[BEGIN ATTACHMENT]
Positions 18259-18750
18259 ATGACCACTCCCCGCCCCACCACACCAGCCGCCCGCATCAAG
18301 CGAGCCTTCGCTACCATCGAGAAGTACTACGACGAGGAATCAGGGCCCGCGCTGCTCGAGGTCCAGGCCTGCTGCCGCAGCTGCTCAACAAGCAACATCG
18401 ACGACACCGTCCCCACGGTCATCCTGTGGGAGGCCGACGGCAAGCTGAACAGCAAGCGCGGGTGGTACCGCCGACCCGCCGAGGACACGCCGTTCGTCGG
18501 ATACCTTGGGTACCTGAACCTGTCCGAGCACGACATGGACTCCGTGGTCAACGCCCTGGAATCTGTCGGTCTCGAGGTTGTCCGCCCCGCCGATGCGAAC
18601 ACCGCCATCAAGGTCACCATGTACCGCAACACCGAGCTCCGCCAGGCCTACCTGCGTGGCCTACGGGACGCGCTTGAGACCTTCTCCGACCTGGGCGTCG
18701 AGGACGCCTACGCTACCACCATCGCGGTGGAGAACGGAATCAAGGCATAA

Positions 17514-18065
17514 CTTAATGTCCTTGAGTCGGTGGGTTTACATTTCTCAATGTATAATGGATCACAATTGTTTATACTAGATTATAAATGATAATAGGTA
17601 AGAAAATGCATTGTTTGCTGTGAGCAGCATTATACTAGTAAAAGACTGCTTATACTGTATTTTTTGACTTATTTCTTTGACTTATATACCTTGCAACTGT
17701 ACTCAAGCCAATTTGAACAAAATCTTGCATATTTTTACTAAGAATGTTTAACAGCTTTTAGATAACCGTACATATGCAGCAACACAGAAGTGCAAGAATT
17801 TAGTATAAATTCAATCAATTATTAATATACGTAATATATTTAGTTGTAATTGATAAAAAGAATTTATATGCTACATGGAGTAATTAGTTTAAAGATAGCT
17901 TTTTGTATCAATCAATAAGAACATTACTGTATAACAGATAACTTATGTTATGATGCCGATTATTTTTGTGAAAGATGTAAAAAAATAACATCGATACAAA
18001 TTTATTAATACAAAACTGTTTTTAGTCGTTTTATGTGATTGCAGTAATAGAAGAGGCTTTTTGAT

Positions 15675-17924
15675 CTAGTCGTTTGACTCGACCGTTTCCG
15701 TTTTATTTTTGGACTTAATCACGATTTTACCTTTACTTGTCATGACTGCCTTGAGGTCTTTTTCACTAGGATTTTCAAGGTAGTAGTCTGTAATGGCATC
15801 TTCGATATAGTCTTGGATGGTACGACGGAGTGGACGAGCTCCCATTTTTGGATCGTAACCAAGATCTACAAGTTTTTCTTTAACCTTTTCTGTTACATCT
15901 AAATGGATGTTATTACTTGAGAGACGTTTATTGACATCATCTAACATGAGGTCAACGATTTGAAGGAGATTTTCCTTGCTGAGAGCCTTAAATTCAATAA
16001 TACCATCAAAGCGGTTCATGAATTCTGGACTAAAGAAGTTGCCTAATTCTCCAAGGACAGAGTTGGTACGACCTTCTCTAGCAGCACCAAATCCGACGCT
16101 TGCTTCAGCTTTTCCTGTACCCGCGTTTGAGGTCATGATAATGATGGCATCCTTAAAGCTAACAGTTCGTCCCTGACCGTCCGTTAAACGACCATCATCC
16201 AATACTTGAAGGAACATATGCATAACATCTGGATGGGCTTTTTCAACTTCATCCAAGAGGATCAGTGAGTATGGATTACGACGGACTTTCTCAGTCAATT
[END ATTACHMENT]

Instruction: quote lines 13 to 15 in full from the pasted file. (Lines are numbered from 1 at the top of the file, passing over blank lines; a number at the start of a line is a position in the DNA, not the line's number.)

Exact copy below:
17901 TTTTGTATCAATCAATAAGAACATTACTGTATAACAGATAACTTATGTTATGATGCCGATTATTTTTGTGAAAGATGTAAAAAAATAACATCGATACAAA
18001 TTTATTAATACAAAACTGTTTTTAGTCGTTTTATGTGATTGCAGTAATAGAAGAGGCTTTTTGAT

Positions 15675-17924